He intended to be a pure mathematician: His primary interest was analytic number theory. When did he become interested in applications? He graduated college at the start of WW2 and the demands of the war exposed him to a great variety of problems. He taught electronics in Princeton and then worked at a sonar lab in San Diego (which kept him out of the Army for a while). He spent the last two years of the war in the army, but assigned to the Manhattan project at Los Alamos. He was a social creature and it was easy for him to meet many of the talented people working on the project. Typically, the physicists considered a mathematician as simply a human calculator, ideally constructed to do numerical computations but not much more. Bellman was asked to numerically solve some PDE's. His mathematical pride refused. To the great surprise of the physicists, he actually managed to integrate some of the equations, obtaining closed form solutions. Holding true to tradition, they checked his solutions, not by verifying the derivation, but by trying some very special cases. Thus his reputation there as a very bright young mathematician was established. This jealously guarded independence and self confidence (and lack of modesty) continued to serve him well. During these years, he absorbed a great variety of scientific experiences. So much was being done due to the needs of the war.
There is one more indirect connection between us. Bellman was a student of Solomon Lefschetz at Princeton, head of the Math. Dept. at the time, a very tough minded mathematician and one of the powerhouses of American mathematics, and impressed with Bellman's ability. While at Los Alamos in WW2 Bellman worked out various results on stability of ODE's. Although he initially intended to do a thesis with someone else on a number theoretic problem, Lefschetz convinced him that those stability results were the quickest way to a thesis, which was in fact true. It took only several months and was the basis of his book on stability of ODE's. I was the director of the Lefschetz Center for Dynamical Systems at Brown University for many years, with Lefschetz our patron saint. Some of you might recall the book (not the movie) "A Beautiful Mind" about John Nash, a Nobel Laureate in Game Theory, which describes Lefschetz's key role in mathematics during Nash's time at Princeton.
Bellman spent the summer of 1948 at RAND, where an amazing array of talent was gathered, including David Blackwell, George Dantzig, Ted Harris, Sam Karlin, Lloyd Shapley, and many others, who provided the foundations of much of decision and game theory. The original intention was to do mathematics with some of the RAND talent on problems of prior interest. But Bellman turned out to be fascinated and partially seduced by the excitement in OR, and the developing role of mathematics in the social and biological sciences. His mathematical abilities were widely recognized. He was a tenured Associate Professor at Stanford at 28, after being an Associate Professor at Princeton, where all indications were that he would have had an assured future had he remained there. He began to have doubts about the payoff for himself in number theory and returned to the atmosphere at RAND often, where he eventually settled and became fully involved in multistage decision processes, having been completely seduced, and much to our great benefit.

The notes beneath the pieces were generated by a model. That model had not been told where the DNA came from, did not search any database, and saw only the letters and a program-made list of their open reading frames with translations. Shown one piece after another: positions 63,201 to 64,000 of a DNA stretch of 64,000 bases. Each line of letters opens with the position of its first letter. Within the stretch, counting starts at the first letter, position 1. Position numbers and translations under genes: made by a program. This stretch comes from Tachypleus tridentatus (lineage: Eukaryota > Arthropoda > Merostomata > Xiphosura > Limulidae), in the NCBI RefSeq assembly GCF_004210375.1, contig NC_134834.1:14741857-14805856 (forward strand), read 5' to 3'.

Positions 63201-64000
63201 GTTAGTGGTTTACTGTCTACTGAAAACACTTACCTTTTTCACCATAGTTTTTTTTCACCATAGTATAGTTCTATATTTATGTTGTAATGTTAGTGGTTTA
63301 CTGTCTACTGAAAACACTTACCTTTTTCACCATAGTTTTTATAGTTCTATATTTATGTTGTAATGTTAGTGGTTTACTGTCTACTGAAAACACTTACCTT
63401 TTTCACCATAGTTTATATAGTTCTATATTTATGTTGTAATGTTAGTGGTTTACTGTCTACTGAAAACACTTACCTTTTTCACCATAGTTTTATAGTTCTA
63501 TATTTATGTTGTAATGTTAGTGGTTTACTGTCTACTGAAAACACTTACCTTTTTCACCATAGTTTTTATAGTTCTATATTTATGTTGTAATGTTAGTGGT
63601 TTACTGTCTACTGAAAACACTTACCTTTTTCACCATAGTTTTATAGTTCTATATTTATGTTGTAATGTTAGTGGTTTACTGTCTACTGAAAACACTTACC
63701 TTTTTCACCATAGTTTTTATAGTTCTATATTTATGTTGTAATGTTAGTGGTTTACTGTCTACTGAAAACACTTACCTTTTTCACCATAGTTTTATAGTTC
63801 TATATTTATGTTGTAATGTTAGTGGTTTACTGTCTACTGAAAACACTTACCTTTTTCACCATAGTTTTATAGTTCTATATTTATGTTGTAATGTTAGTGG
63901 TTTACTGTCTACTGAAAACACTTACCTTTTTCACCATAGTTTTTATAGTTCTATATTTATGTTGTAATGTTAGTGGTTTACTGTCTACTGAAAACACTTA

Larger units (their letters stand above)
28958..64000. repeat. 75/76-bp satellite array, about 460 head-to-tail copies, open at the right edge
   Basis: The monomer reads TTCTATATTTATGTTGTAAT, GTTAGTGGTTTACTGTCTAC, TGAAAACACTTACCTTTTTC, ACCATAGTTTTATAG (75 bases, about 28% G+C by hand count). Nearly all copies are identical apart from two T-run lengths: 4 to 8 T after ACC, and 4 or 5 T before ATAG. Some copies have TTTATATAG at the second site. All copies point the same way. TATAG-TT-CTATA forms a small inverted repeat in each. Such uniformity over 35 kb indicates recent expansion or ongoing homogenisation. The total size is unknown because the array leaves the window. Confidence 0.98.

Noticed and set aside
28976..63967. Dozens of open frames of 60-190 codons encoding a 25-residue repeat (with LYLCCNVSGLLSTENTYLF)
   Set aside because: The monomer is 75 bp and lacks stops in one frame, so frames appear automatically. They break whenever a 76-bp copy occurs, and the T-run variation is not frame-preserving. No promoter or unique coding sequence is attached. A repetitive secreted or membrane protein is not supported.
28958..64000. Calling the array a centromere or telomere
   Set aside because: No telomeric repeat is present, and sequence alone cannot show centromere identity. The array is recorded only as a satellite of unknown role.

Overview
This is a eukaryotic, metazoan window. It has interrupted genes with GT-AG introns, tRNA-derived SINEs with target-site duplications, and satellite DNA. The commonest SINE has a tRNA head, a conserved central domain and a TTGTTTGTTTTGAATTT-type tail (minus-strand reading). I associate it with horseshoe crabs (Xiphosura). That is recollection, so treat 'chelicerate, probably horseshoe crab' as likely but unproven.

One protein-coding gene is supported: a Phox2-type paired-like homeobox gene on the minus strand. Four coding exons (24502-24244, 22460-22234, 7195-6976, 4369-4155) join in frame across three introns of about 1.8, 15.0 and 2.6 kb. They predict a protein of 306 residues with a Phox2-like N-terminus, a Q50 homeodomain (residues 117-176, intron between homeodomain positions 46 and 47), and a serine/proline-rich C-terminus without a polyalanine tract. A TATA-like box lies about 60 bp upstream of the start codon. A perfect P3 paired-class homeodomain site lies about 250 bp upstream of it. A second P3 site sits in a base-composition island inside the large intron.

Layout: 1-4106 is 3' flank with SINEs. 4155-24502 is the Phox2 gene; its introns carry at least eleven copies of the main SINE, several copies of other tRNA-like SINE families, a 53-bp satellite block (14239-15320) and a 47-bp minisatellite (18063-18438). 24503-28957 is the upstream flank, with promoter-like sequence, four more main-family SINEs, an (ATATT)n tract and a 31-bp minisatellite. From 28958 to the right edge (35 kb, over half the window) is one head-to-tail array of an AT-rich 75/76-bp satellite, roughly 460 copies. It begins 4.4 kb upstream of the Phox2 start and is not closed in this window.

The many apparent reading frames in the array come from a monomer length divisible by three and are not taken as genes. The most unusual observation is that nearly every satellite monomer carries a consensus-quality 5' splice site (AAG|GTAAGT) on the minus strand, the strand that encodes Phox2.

Here is a non mathematical item that should be of interest. To work at RAND one needed a security clearance, even though much of the work did not involve "security." Due to an anonymous tip, Bellman lost his clearance for a while: His brother-in-law, whom Bellman had not seen since he (his brother-in-law) was about 13, was rumored to be a communist? This was an example of a serious national problem that was fed, exploited, and made into a national paranoia by unscrupulous politicians.
Bellman was a remarkable person, thoroughly a man of his time and renaissance in his interests, with a fantastic memory. Some epochs are represented by individuals that are towering because of their powerful personalities and abilities. People who could not be ignored. Bellman was one of those. He was one of the driving forces behind the great intellectual excitement of the times.
The word programming was used by the military to mean scheduling. Dantzig's linear programming was an abbreviation of "programming with linear models." Bellman has described the origin of the name "dynamic programming" as follows. An Assistant Secretary of the Air Force, who was believed to be strongly anti-mathematics was to visit RAND. So Bellman was concerned that his work on the mathematics of multi-stage decision process would be unappreciated. But "programming" was still OK, and the Air Force was concerned with rescheduling continuously due to uncertainties. Thus "dynamic programming" was chosen a politically wise descriptor. On the other hand, when I asked him the same question, he replied that he was trying to upstage Dantzig's linear programming by adding dynamic. Perhaps both motivations were true.
If one looks closely at scientific discoveries, ancient seeds often appear. Bellman did not quite invent dynamic programming, and many others contributed to its early development. It was used earlier in inventory control. Peter Dorato once showed me a (somwhat obscure) economics paper from the late thirties where something close to the principle of optimality was used. The calculus of variations had related ideas (e.g., the work of Caratheodory, the Hamilton-Jacobi equation). This led to conflicts with the calculus of variations community. But no one grasped its essence, isolated its essential features, and showed and promoted its full potential in control and operations research as well as in applications to the biological and social sciences, as did Bellman.
Bellman published many seminal works. It is sometimes claimed that many of his vast number of papers are repetitive and did not develop the ideas as far as they could have been. Despite this criticism, his works were poured over word for word, with every comment and detail mined for ideas, technique, and openings into new areas. His work was a mother lode. It was clearly the work of someone with a superb background in analysis as well as a facile mind and sharp eye for aplications. There are lots of examples, with broad coverage, accessible, and usually simple assumptions. His writing is articulate. It flows very smoothly through the problem formulation and mathematical analysis, and he is in full command of it.
We still owe a great debt to him.